Britain’s private school system is also inflated by vast amounts of international wealth.

There are some 2,300 Russian children currently studying in UK private schools, and a report by Transparency International found that between 2004 and 2014 there were 327 “laundromat” payments – cash flows designed to hide illicit wealth – to independent schools in the UK, amounting to £2.8 million.

“Whether it’s those with Kremlin connections or individuals accused of corruption, sending children to private schools can be a stepping stone towards integrating into the British establishment and laundering reputations,” says Ben Cowdock of Transparency International. “Independent schools should be aware that they are exposed to high levels of risk and may even be accepting tainted funds.”

Currently, however, these schools are not legally obliged to report suspected money laundering, and their assets continue to multiply.

The Byline Intelligence Team has previously revealed that the top nine public schools in England – the so-called ‘Clarendon Schools’ – have increased their assets by 44% or almost £600 million in the past six years. The total consolidated assets (minus liabilities) of the nine schools rose from £1.36 billion to £1.96 billion between 2015 and 2020, the research found. All of these institutions possess charitable status.

The affluence of Britain’s elite private schools has attracted attention in recent months, after it was revealed that Chancellor Rishi Sunak and his wife Akshata Murthy had donated £100,000 to his alma mater, Winchester College, which is part of the Clarendon group.

Winchester has increased its net assets by more than £70 million – from £276 million in 2015 (equivalent to £312 million if inflation is taken into account), to £385 million in 2020. Over the course of the last decade, Winchester has seen its assets double from a base of £140.4 million (equivalent in real terms to £175.5 million). It costs £43,335 a year to attend Winchester, a boarding school that before September 2022 has only accepted boys.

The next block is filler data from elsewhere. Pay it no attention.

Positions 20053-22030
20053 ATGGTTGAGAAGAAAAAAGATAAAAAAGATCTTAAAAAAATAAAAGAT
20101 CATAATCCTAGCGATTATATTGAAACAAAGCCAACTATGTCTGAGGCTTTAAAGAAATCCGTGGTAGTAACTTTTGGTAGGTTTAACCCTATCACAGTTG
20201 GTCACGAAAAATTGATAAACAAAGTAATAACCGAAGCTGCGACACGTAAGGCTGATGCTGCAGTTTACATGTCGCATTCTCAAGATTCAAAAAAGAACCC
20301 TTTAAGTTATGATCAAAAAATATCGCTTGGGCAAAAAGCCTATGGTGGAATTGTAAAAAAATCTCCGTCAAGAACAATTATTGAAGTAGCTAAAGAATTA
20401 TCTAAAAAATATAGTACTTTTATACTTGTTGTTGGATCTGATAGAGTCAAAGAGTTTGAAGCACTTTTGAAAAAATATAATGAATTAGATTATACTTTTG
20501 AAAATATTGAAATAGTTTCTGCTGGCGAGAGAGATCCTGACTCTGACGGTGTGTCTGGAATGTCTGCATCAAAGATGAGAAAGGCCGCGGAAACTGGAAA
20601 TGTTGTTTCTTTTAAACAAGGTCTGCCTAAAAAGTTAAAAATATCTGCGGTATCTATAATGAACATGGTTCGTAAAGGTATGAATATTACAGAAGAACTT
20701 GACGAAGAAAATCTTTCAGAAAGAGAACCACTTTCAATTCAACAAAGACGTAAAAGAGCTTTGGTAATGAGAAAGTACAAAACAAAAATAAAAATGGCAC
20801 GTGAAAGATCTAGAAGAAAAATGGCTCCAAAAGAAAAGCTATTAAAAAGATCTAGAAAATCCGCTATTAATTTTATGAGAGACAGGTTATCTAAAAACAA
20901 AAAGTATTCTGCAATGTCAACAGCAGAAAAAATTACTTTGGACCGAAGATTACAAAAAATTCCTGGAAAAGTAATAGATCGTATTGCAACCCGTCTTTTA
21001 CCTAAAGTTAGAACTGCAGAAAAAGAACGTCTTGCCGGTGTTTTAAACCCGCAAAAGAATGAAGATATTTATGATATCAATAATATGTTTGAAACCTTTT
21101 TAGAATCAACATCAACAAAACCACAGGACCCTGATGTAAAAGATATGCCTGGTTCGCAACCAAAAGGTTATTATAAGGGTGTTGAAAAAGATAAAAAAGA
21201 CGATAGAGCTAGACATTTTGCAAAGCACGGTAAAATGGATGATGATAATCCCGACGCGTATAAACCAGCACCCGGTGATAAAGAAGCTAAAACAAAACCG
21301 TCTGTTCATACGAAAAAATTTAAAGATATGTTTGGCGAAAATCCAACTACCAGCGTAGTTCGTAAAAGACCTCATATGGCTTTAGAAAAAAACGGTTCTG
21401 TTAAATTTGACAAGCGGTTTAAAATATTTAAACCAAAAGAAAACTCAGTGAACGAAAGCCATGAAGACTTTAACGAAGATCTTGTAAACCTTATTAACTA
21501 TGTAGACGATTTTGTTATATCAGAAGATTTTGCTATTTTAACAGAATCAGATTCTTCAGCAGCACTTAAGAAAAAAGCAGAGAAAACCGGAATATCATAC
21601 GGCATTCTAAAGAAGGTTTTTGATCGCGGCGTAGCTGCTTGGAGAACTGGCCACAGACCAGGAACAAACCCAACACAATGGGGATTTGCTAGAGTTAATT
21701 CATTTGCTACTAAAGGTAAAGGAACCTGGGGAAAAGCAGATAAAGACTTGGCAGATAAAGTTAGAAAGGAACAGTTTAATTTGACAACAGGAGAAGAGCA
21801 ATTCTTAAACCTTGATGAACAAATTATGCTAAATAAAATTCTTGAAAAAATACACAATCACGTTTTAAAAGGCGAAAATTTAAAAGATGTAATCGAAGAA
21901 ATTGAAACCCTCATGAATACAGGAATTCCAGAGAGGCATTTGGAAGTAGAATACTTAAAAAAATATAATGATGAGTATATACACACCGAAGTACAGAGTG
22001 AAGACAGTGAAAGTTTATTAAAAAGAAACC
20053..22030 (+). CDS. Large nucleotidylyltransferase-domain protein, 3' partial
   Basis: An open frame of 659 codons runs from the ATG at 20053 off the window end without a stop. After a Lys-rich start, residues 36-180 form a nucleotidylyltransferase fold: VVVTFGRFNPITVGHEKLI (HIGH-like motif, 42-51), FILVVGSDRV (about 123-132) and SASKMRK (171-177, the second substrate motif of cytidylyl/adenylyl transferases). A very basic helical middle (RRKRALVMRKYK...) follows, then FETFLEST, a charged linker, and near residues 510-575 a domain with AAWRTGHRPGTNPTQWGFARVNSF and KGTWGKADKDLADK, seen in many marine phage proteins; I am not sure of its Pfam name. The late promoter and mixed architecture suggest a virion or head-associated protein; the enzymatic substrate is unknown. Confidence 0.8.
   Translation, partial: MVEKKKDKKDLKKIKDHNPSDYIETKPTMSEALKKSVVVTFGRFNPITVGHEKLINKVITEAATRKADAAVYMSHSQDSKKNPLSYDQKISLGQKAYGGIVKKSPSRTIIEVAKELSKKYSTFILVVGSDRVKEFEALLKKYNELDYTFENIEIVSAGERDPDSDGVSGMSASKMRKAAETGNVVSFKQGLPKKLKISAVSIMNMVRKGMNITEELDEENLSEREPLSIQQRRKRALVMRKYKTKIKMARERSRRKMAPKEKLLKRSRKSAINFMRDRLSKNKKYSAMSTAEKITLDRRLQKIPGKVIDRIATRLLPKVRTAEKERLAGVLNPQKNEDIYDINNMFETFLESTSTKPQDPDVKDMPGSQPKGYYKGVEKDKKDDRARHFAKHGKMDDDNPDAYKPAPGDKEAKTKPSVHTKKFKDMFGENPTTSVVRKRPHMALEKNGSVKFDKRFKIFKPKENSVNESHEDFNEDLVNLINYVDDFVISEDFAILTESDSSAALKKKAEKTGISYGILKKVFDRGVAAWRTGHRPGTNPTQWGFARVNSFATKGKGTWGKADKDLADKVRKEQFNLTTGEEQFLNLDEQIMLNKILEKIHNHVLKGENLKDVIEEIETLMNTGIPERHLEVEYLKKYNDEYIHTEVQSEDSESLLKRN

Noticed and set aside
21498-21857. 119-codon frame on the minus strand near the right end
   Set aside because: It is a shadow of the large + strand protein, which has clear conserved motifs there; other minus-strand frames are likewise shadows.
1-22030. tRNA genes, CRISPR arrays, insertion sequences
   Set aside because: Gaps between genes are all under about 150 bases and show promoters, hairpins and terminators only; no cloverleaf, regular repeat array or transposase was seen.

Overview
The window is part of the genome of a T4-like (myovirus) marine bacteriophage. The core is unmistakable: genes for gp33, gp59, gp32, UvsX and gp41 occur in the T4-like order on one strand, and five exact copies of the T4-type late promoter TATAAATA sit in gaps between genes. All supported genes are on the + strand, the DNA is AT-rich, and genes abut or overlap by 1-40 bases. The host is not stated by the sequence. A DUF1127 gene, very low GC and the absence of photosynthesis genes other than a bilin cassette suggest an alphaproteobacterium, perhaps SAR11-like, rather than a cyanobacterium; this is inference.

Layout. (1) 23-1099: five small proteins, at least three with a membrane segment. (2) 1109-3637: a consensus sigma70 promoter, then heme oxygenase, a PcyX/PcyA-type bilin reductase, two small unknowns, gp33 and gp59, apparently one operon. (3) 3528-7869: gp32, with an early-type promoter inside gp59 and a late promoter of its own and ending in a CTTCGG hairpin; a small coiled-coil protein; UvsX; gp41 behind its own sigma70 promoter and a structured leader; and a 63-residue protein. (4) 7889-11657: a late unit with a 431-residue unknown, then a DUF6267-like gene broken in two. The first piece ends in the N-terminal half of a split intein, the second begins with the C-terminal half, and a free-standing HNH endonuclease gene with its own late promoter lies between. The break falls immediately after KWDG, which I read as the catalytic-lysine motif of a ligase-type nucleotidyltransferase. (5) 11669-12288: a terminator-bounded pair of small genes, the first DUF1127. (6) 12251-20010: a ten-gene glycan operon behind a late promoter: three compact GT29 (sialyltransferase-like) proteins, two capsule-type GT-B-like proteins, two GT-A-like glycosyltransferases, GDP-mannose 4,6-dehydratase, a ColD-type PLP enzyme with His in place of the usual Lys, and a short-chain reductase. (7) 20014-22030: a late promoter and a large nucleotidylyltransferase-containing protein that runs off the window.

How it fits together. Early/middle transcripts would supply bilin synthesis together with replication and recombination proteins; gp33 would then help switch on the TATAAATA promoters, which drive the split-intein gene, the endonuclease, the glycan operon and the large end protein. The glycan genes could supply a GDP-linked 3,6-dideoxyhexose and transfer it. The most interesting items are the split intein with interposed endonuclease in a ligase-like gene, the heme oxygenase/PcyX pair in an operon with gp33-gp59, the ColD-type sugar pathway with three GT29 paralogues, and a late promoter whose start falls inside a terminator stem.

Prime Minister Boris Johnson was also educated at an exclusive private school, Eton, which currently charges £44,000 a-year for attendance – comfortably more than the average full-time salary in the UK, which stood at £38,000 in 2021.

The published financial accounts of Eton and Winchester College show that they possess total reserves of £323,000 and £526,000 per pupil respectively.

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As highlighted by the new research, private schools are “subject to little or no accountability with regards to the effectiveness or equity with which they use this cash” – with these institutions tending to invest in new luxury facilities, thus further inflating school fees.

Eton’s science department, for example, was given a £20 million makeover in 2019, while the construction of an aquatics centre – boasting a 25-metre pool with a moveable floor – is currently underway.

St Paul’s, with annual fees at £40,000, recently completed a 10-year building project, costing £114 million. According to the high society magazine Tatler, the results are “fabulous”. They include an award-winning science building, a new drama centre with “possibly the best school theatre in the UK”, and a ‘rare books room’. 

This all signals a wider trend: elite institutions, with few formal regulations governing their conduct, serve an increasingly narrow elite that has seen its wealth and privilege swell in recent years in the midst of persistent economic and political crises suffered by the rest of the population.

As the institutions of democracy, academic learning and wealth creation are pooled by this elite, the country appears to be betraying its commitment – however distant – to meritocracy, and is instead moving closer to oligarchy.